The recipe for success calls for a cup of determination, a sprinkle of self-confidence and a pinch of help from an outside source.
Cincinnati Cooks, a program designed to help people leaving welfare, is about more than getting a job. It's about teaching the skills and building the confidence they need to keep it.
"Welfare to work is nothing more than turning around a decades-old system, a way of life," says Cammy Turner, career coach for the program. "This is about planting a seed that no one can measure. It's intangible — things that we won't be able to put on an Excel worksheet."
Cincinnati Cooks, run by the staff of the FreeStore/FoodBank in collaboration with the Cincinnati Business Incubator, offers classes in food service and the culinary arts under the leadership of a chef/trainer. The program also deals with job and life skills, offers field trips to food service venues and hosts talks by potential employers.
Cincinnati Cooks has graduated three classes of four to six students each since it began June 25, Turner says. Many of the students in the 10-week program have already found employment.
Community kitchens like Cincinnati Cooks exist around the country, according to Turner. Many of the participants are single mothers and some are single fathers, usually in transition from welfare to work.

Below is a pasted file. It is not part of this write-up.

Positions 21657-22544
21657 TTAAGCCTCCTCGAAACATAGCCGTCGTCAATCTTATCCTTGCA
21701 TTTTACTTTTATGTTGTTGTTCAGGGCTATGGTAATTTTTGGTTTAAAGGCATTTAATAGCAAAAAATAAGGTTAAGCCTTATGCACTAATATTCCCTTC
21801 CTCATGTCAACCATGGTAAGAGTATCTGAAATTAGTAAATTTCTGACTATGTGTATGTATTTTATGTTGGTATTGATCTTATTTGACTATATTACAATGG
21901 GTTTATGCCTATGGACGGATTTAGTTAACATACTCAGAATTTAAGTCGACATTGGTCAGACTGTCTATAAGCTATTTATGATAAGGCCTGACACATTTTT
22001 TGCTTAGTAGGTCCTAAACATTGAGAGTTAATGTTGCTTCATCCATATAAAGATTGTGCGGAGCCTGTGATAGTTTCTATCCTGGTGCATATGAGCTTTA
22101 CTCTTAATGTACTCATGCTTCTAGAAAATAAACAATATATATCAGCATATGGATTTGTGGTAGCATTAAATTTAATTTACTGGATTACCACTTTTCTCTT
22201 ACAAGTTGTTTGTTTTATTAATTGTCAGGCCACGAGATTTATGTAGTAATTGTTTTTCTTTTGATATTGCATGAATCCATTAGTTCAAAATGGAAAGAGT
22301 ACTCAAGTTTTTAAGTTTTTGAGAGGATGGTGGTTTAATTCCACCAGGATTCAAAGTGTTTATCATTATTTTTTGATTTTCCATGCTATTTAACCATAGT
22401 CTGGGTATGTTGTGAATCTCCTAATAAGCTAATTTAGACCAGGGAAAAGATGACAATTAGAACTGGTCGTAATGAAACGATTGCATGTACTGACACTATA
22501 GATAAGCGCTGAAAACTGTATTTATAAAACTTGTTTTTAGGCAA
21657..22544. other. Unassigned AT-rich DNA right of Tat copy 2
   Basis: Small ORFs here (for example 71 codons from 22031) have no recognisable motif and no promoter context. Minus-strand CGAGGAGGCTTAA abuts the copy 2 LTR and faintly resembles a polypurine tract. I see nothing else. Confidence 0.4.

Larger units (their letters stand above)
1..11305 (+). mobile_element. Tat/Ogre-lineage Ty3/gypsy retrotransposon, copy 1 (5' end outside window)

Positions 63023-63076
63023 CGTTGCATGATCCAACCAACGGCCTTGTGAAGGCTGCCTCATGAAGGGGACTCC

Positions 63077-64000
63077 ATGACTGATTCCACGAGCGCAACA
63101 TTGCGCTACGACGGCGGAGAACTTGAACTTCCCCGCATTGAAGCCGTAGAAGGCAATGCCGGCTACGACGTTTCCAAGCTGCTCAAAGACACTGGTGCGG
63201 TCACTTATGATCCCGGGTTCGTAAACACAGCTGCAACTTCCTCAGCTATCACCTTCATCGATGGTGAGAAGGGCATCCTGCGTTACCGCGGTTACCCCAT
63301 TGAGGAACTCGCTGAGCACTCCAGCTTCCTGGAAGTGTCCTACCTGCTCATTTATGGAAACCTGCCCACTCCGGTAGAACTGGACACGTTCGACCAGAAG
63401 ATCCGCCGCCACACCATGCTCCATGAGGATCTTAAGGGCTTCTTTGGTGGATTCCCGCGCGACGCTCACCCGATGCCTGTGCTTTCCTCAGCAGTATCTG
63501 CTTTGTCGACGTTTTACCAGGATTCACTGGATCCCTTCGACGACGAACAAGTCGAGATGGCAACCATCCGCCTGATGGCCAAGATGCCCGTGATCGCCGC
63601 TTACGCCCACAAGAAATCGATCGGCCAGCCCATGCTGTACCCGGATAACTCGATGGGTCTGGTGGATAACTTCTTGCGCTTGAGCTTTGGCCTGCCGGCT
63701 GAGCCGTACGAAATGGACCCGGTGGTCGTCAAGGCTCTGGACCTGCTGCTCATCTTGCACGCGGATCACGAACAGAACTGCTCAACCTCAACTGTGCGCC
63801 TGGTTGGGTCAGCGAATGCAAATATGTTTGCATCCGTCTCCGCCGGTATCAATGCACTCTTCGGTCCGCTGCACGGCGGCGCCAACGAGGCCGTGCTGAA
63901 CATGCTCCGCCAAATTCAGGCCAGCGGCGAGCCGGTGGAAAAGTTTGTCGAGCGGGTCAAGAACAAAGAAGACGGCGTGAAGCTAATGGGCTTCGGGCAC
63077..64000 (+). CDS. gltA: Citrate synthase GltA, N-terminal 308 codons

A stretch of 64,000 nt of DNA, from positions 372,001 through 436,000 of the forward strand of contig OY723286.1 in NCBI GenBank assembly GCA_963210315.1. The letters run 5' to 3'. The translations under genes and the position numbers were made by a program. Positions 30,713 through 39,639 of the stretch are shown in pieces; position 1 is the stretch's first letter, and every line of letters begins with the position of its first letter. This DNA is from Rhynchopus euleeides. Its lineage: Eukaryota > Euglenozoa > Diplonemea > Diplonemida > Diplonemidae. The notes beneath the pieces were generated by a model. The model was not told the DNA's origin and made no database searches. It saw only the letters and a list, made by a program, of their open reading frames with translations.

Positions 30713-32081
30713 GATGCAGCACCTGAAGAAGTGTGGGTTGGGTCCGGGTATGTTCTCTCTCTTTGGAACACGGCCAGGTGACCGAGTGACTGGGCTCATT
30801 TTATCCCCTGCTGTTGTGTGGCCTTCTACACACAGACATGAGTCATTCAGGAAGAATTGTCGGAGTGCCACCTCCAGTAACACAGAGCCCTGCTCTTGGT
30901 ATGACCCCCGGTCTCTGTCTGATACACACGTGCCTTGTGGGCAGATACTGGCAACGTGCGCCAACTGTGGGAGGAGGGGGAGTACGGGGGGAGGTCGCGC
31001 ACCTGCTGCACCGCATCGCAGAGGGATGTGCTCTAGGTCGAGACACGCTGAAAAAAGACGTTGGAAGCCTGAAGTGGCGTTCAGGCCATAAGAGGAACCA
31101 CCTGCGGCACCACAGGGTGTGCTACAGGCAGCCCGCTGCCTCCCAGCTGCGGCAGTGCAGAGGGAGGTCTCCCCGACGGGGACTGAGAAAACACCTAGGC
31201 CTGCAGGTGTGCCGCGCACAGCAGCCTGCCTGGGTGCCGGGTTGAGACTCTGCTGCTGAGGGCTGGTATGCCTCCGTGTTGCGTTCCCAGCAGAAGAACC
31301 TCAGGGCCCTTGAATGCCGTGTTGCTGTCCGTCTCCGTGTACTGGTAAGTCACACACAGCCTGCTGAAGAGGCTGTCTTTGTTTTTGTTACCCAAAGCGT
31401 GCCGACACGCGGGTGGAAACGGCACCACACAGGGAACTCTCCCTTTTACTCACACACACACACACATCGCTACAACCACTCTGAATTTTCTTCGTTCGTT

The goal is not just a job, but a job that will provide the money to support a family.
"It's getting people back to work and making a living wage," Turner says.
Graduates receive a certificate of completion, a chef's uniform, a set of cooking knives and a formal résumé. The program also helps with job leads.
Fernando Scarbriel, the chef/trainer for Cincinnati Cooks, says the participants who complete the program feel they've accomplished something special and have created a future for themselves.
"They don't want to flip hamburgers," Scarbriel says. "They come here to expand their culinary art technique."
Graduates often want to continue their training, so Cincinnati Cooks tries to help them enroll in classes to receive college credits.
The program discusses how to stay focused on goals and how to maintain a steady work history.
"A lot of them haven't been into a regimented, structured work environment," Scarbriel says. "Most of them haven't really had steady employment."
Scarbriel is retired from the Army, where he received much of his own training.
"Cooking is my passion," he says.
While Cincinnati Cooks helps participants, they find themselves helping others. So far students have prepared more than 7,000 meals for people in need. All of the meals prepared during training go to homeless shelters or to seven different Kid's Café sites, which provide meals to latchkey children.
"Besides learning a skill, they're learning that at least some kids are not going home hungry tonight," Scarbriel says.
New opportunities on her plate
Zoraida Bermudez, who is originally from St. Croix, Virgin Islands, is a graduate who found the break she needed through Cincinnati Cooks.
When Bermudez came to Cincinnati about 18 months ago to visit one of her sons, she knew no one else in the area. When her son moved out of state, she thought she was alone. With three children left to support and nowhere to turn, she sought help from welfare.